The Chancellor of the Exchequer, Rishi Sunak has today outlined the latest spending plans in the Budget for 2021, as we deal with a post-covid economy.
The Chancellor first sent best wishes to leader of opposition, Sir Keir Starmer who tested positive for Covid-19. He then began to by saying the government is aiming for stronger economy for the British people stating growth up, jobs up and debt down which is supported by £150billion additional funding being made available across all government departments for increased spending.
- 3.1% inflation, likely to rise further
This is due to an increased demand for goods and issues with supply, and the surge in global demand for energy. Oil, coal and gas prices have doubled. It will take months to ease but it is a shared global problem.
- Ready to act against global fuel uncertainty
The government is ready and willing to act against global fuel uncertainty and will be responsible with public finances.
- Economic recovery is expected to be quicker than previously forecast
OBR (Office for Budget Responsibility) expects pre-covid level of economy at the turn of the year.
It predicts that gross domestic product (GDP) to expand by 6.5% this year compared to the 4% it forecast at the Budget in March. All four fiscal rules have been met according to OBR
- Wages are rising by almost 3.5%
- 0.7% will go to international aid (up from current 0.5%)
At the projected rate of recovery, Britain can help worlds poorest too. 0.7% will go to international aid before 2024/25
Business Rates and Tax Relief
- Business rate evaluation
Business rate evaluationswill take place every 3 years starting 2023. The Chancellor explained it would be irresponsible of the government to get rid of business rates totally as they generate significant revenue. The planned, inflation linked increase in the Business Rate multiplier has also been cancelled.
- New business rates property improvement relief
From 2023 businesses can make property improvements and pay no interest rates.
- Extended tax relief for museums and galleries.
Tax relief for theatres, museums, galleries, will also be doubled until April 2023,
- Hospitality, retail and leisure, business rate cut by 50%
For one year there will be a new 50% business rate discount for hospitality and leisure businesses, for one year, capped at £110,000. This is the biggest tax cut in over 30 years – cut by £7 billion.
- Draught duty relief on beer and cider from draft containers cut by 5%
This will benefit community pubs the most. Duty cut by 5%. Permanent cut from February 2023.
- Planned increase of duty on spirits, beer and wine cancelled from tonight.
- New green investment relief
To encourage businesses to adopt green solutions like solar panels. £750million will to go towards incentives for businesses to go green.
Fuel duty rise will be cancelled. The average tank will cost £15 less for cars, £130 less for HGVs.
Lower rate of air passenger duty
- Air passenger duty (APD) will be cut by half for travel between England, Scotland, Wales and Northern Ireland.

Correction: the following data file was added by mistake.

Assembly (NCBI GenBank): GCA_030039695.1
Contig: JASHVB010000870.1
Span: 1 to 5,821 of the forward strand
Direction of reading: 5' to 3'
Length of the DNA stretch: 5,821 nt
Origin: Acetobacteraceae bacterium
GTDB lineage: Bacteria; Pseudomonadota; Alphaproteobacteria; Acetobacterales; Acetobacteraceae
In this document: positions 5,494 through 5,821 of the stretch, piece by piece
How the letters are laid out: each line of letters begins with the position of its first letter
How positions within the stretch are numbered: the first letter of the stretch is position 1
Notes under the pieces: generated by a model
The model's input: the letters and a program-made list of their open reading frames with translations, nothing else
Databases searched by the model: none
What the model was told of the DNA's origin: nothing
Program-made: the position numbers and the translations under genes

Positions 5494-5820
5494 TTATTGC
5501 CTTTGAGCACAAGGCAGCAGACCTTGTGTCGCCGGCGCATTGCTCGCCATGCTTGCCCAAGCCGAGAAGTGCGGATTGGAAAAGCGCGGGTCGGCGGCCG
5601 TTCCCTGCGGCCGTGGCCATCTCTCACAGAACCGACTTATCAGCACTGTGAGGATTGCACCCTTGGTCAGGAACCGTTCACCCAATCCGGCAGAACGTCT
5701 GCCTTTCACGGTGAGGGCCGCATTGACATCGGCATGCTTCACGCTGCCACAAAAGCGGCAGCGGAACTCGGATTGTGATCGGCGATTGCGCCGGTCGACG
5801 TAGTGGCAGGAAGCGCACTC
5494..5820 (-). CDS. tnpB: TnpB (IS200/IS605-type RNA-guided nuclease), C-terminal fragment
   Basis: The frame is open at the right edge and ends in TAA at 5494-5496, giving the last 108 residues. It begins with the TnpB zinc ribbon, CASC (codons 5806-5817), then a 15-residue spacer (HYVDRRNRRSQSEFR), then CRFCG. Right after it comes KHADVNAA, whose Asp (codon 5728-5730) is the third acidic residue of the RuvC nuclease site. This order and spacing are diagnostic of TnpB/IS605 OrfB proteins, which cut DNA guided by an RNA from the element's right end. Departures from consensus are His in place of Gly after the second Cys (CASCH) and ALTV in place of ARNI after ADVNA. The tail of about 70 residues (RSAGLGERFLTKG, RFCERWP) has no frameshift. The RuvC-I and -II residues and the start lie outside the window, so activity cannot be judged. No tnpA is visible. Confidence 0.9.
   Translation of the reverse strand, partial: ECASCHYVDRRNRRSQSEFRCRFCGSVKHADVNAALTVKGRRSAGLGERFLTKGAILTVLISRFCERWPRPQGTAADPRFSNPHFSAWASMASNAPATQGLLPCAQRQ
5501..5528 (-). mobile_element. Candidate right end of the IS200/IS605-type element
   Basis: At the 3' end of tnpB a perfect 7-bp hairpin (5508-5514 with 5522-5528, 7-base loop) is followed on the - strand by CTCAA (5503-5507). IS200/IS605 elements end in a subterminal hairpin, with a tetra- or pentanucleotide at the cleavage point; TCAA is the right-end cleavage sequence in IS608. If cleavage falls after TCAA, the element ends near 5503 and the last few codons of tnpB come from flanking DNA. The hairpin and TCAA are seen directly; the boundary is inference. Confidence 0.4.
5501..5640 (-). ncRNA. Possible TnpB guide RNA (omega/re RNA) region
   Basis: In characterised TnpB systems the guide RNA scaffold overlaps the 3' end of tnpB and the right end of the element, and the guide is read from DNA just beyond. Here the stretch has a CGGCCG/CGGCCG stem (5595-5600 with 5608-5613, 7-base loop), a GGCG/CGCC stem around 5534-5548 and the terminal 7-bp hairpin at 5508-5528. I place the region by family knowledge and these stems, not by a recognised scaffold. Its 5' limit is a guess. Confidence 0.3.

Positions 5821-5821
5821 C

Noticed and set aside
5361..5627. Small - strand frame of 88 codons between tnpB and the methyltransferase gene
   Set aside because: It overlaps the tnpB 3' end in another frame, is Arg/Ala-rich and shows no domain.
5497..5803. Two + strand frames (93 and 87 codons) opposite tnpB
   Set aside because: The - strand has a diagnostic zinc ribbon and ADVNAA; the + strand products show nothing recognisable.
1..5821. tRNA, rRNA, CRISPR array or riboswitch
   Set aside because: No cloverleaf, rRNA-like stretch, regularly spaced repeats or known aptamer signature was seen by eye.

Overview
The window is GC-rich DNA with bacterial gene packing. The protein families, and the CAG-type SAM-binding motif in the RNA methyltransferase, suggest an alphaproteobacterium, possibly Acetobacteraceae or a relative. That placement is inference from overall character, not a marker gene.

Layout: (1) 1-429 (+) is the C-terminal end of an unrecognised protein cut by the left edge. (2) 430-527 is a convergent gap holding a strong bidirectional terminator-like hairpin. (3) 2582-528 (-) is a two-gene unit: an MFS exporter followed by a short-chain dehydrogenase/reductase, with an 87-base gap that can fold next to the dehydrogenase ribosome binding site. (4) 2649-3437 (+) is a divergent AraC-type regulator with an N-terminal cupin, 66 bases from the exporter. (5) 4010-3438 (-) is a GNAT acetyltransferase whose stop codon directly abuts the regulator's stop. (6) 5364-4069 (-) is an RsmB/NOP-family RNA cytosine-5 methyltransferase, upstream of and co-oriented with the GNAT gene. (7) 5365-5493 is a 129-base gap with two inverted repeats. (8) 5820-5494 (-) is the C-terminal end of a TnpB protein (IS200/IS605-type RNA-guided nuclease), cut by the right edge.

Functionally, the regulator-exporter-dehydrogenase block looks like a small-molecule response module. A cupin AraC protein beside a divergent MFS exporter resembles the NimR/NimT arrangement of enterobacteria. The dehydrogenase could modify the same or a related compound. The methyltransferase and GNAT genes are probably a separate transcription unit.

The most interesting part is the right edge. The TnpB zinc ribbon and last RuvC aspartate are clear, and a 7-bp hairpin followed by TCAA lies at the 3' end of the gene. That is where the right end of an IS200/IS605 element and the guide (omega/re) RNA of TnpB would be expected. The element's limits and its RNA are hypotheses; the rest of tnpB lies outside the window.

- APD for long haul flights to increase to offset carbon emissions from international flights.
Investing in education and work skills
- £3.8billion to go to skills
T Levels to increase – new courses, the equivalent of 3 A levels – are a combination of classroom learning and on-the-job experience in industry placements.
Adding more places for skills bootcamps.
More funding for apprenticeships.
- New numeracy programme for improving basic maths skills
As part of the government’s infrastructure revolution;
- £21 billion to go on roads
- £46 billion to railways across the country
Health and NHS
- £5.6billion to the NHS and health services. To help fund new hospitals, better screening technology, 50,000 more nurses and more training.
- £1.8billion for new homes
- £5billion to reduce unsafe cladding on modern high rise buildings, with 4% levy for housebuilding developers to go towards the cost.
- 20,000 new police officers
- Extra £2.2bn for courts and rehabilitation services.
- £3.8billion to prison building
- £4.7 billion going to schools – increase per pupil funding, 1500 per child, SEND (Special Educational Needs) children to have 30,000 new school places
- £560m for youth services
- £200m 800 football pitches
- New pocket parks
- 1.7billion in over 100 local areas
- Museums and libraries to be refurbished
Public sector pay rises
National living wage increasing by 6.6% to £9.50 an hour. Brings us closer to a high wage, high skill economy of the future.
Taxes rising but due to the measures we had to take during the pandemic. The government does have limits, but can’t solve every issue. It will aim to reduce taxes by the end of this government, and will reward work.
Chancellor confirms that he will cut the universal credit taper rate from 63% to 55%. To help families to keep more of their pay on universal credit, on average £1000 a year. The Chancellor says it will be introduced by no later than 1 December 2021.